The entire political focus of yesterday's news cycle was the legislative imbroglio between Republicans and Democrats over the coronavirus rescue package.
But nobody is asking:
These are not mere academic questions... They should determine our public policy response.
Knowing when the virus began and what we think occurred in January and February (and perhaps even December) will help determine not only how severe this virus is, but how far along we are into the epidemic.
If we really had hundreds of thousands, if not millions, of cases, along with several thousand more fatalities prior to testing, that would mean that the mortality rate is even lower than the 1.2% post-testing average so far.
It would also mean we are farther along in the epidemic and that many have already been exposed to it, thereby making a categorical and nationwide lockdown counterintuitive at this point.
What led our government and the governments of many other countries into panic was a single Imperial College of U.K. study (Behind the Virus Report That Jarred the U.S. and the U.K. to Action), funded by global warming activists, that predicted 2.2 million deaths if we didn't lock down the country...
In addition, the reported 8-9% death rate in Italy scared us into thinking there was some other mutation of this virus that they got, which might have come here.
Together with the fact that we were finally testing and had the ability to actually report new cases, we thought we were headed for a death spiral.
But again, as my colleague Steve Deace pointed out,
Take this chart from Johns Hopkins University School of Medicine, for example:
You see an insanely dangerous trajectory of cases taking off in March.
But what exactly happened in March?
The virus was introduced in Wuhan in November. And even without testing, we did detect a handful of cases here, the first known case being on January 21.
So why would we suddenly experience the outbreak in March?
It's quite evident that the culprit for the spike in the chart is simply because that is when the testing began because Trump dropped the FDA regulation barring private testing after the government testing didn't work.
Thus, we know with certainty that people were clearly contracting coronavirus and were likely dying some time before March, but we're still not sure how long before or how many people.
Given the overlap with the general flu and pneumonia season, we really have no way of knowing that the January 21 case of the individual flying from Wuhan to Spokane, Washington, was the first active case - patient zero.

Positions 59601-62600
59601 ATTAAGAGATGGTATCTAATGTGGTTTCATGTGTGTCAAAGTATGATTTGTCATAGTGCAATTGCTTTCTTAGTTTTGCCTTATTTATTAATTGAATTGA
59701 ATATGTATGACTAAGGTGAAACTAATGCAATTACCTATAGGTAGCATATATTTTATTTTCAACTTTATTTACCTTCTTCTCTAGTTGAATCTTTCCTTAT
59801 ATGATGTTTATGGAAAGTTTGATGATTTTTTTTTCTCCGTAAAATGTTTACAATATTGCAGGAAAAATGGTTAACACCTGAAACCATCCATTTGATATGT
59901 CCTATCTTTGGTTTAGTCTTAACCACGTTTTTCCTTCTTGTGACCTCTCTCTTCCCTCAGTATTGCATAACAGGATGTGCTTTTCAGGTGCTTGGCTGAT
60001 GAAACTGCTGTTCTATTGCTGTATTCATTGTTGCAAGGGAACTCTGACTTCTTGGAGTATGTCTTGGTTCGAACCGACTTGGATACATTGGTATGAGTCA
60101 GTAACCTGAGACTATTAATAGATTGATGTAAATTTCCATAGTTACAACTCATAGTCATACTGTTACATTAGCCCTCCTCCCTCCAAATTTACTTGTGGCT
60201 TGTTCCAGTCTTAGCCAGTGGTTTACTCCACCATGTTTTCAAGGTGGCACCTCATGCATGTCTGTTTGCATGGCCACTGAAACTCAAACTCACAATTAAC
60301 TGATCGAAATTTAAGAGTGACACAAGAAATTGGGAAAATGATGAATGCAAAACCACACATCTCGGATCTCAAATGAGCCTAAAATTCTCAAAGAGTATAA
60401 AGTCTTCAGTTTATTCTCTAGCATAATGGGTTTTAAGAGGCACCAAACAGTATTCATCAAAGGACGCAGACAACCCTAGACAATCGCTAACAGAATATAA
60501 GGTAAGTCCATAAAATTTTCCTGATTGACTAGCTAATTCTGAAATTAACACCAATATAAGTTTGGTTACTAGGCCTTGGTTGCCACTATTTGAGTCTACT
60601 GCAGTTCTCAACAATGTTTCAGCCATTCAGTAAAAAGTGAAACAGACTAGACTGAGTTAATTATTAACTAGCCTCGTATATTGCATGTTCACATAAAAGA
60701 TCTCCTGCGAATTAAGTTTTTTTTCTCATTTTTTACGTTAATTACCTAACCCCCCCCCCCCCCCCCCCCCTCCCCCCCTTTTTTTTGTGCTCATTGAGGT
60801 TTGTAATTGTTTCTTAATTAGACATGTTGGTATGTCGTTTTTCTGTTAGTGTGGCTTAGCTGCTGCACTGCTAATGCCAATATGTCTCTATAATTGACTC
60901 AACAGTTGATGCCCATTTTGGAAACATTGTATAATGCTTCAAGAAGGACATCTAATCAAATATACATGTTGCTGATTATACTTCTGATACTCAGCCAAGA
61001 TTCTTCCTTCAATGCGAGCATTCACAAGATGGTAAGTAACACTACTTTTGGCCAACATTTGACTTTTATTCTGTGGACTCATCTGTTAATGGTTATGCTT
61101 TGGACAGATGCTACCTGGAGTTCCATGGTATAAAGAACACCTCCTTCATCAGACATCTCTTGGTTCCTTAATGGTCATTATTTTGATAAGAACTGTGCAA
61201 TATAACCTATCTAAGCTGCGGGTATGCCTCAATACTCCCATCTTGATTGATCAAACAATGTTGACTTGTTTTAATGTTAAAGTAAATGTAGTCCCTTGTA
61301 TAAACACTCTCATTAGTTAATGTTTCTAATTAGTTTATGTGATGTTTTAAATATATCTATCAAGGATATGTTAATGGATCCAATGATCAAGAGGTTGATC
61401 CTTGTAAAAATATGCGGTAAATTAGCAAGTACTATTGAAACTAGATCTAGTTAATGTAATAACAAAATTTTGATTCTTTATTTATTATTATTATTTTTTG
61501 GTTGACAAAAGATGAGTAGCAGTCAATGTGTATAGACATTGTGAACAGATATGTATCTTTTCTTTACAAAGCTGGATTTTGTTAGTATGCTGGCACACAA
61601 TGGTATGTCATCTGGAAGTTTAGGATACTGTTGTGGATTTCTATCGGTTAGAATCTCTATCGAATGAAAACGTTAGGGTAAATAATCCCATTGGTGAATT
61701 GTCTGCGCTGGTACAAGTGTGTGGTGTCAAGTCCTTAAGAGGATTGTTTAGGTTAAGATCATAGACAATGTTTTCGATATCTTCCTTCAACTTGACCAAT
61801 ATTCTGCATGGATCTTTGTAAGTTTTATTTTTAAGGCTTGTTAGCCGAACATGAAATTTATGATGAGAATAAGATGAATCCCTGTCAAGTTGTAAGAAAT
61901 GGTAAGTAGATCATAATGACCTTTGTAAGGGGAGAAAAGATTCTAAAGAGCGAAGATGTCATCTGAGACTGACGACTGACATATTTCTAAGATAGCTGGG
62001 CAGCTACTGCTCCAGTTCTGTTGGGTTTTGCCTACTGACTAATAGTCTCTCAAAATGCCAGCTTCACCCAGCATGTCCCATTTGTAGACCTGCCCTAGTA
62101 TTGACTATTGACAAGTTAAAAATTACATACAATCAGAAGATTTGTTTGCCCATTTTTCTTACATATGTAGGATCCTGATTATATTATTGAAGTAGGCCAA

It's truly inconceivable that it would take so long for the virus to come here after it broke out in China in November.
We likely had hundreds of thousands of travelers coming here and countless tens of thousands of Chinese nationals flying back even before Customs and Border Protection introduced any health care screening per CDC guidance on January 17.
There are roughly 3.4 million Chinese admissions every year, not counting the numerous Americans who fly there and back.
If we divide that by six to account for a two-month period before Trump shut off travel but after the virus had developed in Wuhan, that would be nearly 600,000 Chinese nationals.
It's safe to say that as January wore on, the numbers likely dropped a lot from the Chinese side, but it's still a statistical improbability that the virus wasn't brought in earlier and in greater numbers than CDC has thus far detected and documented.
Moreover, Chinese students in particular, including those from Wuhan, traveled back in mid-January for the new semester.
As Dr. Deborah Birx, the coordinator of Trump's coronavirus response task force, said yesterday of the spread in New York City,
If some of the pneumonia cases and deaths earlier this year were from coronavirus, that would mean that the death rate is much lower than predicted.
New York, which seems to be, by far, the worst hot spot now, has a mortality rate hovering between 0.75% and 0.80%, and it is going down as they test more cases.
That compares to 1.2% nationwide, which helps show that wherever we test and identify the virus, the numbers go way up, but the mortality goes down...
According to Gov. Andrew Cuomo, New York accounts for 25 percent of the nation's testing.
That means if every other state tested a larger sample of those who actually have the virus, their death rates would likely be as low as New York's.
A mortality rate of 0.75% would still be three times higher than H1N1, which is very serious, but,
Given the evidence in front of us on the mortality rate, the fact that so many more likely have had it or were exposed to it, and the fact that the Asian countries are already getting over the worst of it,
Even in Italy, the virus is showing signs of peaking after four weeks.
Let's face it, either way, Congress' proposals will bankrupt us, but if our governments continue demanding indefinite lockdown, no amount of money in the world could solve this problem.
Some have suggested that it's due to the high elderly population, but that doesn't explain why the Diamond Princess had elderly mortality rates in line with the rest of the world.
I don't have the answer to that, but a plausible theory has been offered by Prof. Walter Ricciardi, scientific adviser to Italy's minister of health, that Italy is over-counting deaths...
Remember, Germany has just a 0.3% fatality rate, and Israel has just 1 death out of nearly 1,700 cases. Germany's demographic is almost as old as Italy's, while Israel's demographic is young.
Thus, other factors are at play here.
Clearly, we need answers before we destroy our way of life and our economy indefinitely. Yet these are the only answers the bipartisan cabal in Washington is uninterested in discovering.
Here's the ultimate question they need to answer:
In order to answer those questions, we need more information on how we got here...